MDMA (Methylenedioxymethamphetamine), commonly referred to as ‘Ecstasy’, was manufactured as a potential pharmaceutical early last century. It had some limited use in the 1970s as a therapeutic aid in trauma treatment and in relationship counselling, and more recent studies using MDMA for trauma have shown some promise.
Most problems with recreational MDMA are acute. That means they occur during or shortly after intoxication; dependence and other long-term problems are quite rare. Most fatalities from taking MDMA are a result of a combination of factors, not just the drug itself. Pharmaceutical grade MDMA has relatively low toxicity when it is taken in therapeutic doses.
The majority of potentially fatal conditions don’t result in death if they are attended to early, but because of the stigma associated with using illicit drugs, sometimes people don’t seek help quickly enough.
Contaminants and polydrug use
Because drugs are illegal, they are manufactured by backyard chemists in clandestine laboratories, which makes them much more dangerous. Unlike alcohol, which is a highly regulated drug, there’s no way to tell how potent illicit drugs are or what’s in them, unless you test them.
In Australia, what is sold as ecstasy may contain a lot of MDMA or very little. Pills can contain other more dangerous drugs that mimic the effects of MDMA, and benign substances, such as lactose, as filler agents. Reports from drug checking trials show that about half the pills tested were of low purity. Some 84% of people who had their pills tested thought they had bought MDMA but only 51% actually contained any MDMA.
Although it’s possible to take too much MDMA and experience severe toxic effects, as with other illicit drugs, most ecstasy-related deaths involve multiple drugs.
Some of the more dangerous contaminants found in pills include PMA (paramethoxyamphetamine), which is more toxic at lower doses than ecstasy; N-Ethylpentylone, a cathinone which is a lot more potent than MDMA making it easier to take too much; and NBOMes (N-methoxybenzyl), which is more toxic at lower doses than other hallucinogenic drugs and can cause heart attack, renal failure, and stroke. Pills have also been detected in UK and NZ with up to three ‘doses’ of MDMA in a single pill.
Heatstroke or hyperthermia (dangerously high body temperature) is one of the most common issues among people taking MDMA. MDMA increases body temperature and sweating, and using it is often accompanied by physical activity (such as dancing) in a hot environment (such as a crowded venue or in the summer heat), exacerbating fluid loss. If you don’t have enough fluids your body can’t cool itself properly. These effect of ecstasy can be exacerbated by consuming alcohol. Alcohol is a diuretic, so it makes you urinate more and increases dehydration. Dehydration increases risk of heatstroke.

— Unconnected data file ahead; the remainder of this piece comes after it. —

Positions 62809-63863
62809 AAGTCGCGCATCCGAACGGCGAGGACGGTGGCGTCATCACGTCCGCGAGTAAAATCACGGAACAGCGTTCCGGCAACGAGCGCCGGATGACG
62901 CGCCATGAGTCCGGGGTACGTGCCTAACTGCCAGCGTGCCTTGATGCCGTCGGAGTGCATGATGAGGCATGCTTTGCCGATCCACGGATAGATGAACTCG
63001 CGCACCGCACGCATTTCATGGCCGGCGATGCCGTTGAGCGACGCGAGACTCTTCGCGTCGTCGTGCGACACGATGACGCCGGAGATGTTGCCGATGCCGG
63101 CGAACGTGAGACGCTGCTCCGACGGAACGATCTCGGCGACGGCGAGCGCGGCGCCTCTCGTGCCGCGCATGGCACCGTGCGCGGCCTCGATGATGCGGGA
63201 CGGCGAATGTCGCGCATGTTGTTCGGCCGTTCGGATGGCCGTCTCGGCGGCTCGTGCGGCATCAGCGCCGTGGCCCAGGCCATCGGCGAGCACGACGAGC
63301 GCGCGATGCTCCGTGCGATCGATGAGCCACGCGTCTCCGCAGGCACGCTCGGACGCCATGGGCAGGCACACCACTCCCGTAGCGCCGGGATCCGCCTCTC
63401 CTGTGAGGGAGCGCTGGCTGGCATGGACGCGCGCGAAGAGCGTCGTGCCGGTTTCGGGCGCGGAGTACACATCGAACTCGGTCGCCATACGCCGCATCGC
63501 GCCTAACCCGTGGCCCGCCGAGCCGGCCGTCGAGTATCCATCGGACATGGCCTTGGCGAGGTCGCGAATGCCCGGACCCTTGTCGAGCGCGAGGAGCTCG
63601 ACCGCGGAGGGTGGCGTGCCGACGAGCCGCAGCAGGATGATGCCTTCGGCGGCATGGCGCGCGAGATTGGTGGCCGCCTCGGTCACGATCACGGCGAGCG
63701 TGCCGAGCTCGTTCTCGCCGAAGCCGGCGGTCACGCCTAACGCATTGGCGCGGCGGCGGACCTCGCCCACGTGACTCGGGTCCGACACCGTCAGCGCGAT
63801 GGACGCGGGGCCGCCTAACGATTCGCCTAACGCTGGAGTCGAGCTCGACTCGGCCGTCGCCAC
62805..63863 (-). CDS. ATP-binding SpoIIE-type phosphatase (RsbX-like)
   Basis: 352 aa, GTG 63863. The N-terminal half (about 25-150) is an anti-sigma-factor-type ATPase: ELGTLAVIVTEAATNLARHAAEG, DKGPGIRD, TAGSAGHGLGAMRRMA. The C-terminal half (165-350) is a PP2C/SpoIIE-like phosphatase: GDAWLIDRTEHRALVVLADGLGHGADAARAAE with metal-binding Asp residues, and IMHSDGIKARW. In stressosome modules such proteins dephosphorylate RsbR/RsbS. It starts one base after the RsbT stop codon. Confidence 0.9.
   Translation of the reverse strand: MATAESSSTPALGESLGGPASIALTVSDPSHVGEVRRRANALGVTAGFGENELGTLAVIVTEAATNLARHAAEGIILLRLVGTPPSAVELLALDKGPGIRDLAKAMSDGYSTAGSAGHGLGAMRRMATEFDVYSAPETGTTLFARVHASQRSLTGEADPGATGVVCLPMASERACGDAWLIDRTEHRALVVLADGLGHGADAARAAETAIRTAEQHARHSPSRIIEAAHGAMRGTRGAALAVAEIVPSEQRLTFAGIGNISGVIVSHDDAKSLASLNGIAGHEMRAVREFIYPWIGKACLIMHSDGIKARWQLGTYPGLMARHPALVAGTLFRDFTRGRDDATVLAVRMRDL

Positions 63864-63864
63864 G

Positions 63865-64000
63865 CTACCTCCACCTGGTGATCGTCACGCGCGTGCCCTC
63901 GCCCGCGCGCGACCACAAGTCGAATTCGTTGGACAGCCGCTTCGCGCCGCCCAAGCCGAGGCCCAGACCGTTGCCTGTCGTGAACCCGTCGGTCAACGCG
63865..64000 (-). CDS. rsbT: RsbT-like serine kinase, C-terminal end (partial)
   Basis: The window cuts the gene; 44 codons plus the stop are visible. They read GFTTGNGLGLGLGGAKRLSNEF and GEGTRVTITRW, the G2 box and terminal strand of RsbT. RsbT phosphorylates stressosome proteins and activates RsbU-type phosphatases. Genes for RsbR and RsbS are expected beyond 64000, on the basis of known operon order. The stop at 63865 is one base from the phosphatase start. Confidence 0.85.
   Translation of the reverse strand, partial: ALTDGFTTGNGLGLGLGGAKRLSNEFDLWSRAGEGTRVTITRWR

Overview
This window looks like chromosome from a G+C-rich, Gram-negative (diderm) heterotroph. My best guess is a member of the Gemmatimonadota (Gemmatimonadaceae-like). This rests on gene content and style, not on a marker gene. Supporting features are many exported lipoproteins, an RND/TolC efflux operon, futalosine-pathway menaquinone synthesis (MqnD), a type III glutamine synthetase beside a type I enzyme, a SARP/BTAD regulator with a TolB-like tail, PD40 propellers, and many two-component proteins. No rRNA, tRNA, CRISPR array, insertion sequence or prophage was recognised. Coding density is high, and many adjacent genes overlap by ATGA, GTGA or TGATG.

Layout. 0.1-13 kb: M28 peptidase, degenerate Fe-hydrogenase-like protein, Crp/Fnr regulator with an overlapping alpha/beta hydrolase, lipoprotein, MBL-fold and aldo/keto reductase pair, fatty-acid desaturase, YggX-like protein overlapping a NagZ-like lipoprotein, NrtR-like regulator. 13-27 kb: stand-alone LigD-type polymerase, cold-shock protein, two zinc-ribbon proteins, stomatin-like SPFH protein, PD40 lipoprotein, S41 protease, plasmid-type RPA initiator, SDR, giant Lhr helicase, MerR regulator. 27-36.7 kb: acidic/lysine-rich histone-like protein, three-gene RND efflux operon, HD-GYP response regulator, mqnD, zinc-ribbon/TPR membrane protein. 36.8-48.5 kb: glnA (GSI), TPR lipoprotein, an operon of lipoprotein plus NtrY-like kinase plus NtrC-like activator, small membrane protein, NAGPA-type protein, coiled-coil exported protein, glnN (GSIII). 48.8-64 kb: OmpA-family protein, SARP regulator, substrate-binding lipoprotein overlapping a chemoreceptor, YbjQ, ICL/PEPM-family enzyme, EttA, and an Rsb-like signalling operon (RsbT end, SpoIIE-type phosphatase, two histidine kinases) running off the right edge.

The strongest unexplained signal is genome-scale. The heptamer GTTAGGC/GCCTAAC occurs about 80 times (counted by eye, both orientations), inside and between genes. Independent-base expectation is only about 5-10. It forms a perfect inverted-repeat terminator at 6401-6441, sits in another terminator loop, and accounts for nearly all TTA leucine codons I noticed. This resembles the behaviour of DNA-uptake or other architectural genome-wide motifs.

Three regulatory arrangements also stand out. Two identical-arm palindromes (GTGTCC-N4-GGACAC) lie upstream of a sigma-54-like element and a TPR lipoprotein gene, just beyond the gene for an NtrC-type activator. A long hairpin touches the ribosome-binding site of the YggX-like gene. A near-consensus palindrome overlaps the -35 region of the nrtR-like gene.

People using MDMA can get really thirsty. Some is probably the direct effect of MDMA, some because they’re hot, and some from dehydration. But if you have too much water the ratio of salts and water in the body becomes unbalanced – basically the level of salt in your body gets too low and your cells start swelling with water. The technical name is hyponatraemia. MDMA is an anti-diuretic, so it makes you retain water, which can increase risk of water intoxication.
The main action of MDMA in the brain is an increase in serotonin, which among other things is responsible for regulating pro-social behaviour, empathy and optimism. This is why people who have taken MDMA feel connection with, and positivity towards, others. But too much serotonin can result in “serotonin syndrome”. It usually occurs when other drugs that also raise serotonin levels (other stimulants, antidepressants) are taken together with MDMA.Signs include high body temperature, agitation, confusion, problems controlling muscles, headache and the shakes. People might also experience seizures or loss of consciousness.
More rarely, fatalities have been reported as a result of other health complications after taking ecstasy, especially if the person has pre-existing risk factors, such as high blood pressure or a heart condition. Complications related to heart failure, liver failure and brain haemorrhage are rare but have been reported in people already at high risk of these problems.
The number of people who die from party drugs is relatively small compared to other drugs such as heroin, alcohol, and pharmaceuticals. But the media tend to report a higher proportion of these deaths compared to other drugs, increasing the perception of harm. Most of the deaths are not directly from the drug itself but other complications or contaminants.
If you are worried about someone you know who is taking MDMA, don’t panic. Chances are they will have few if any negative effects. But make sure they know what to do to be safer if they choose to try it.
(Article summarised from https://theconversation.com/how-does-mdma-kill-109506)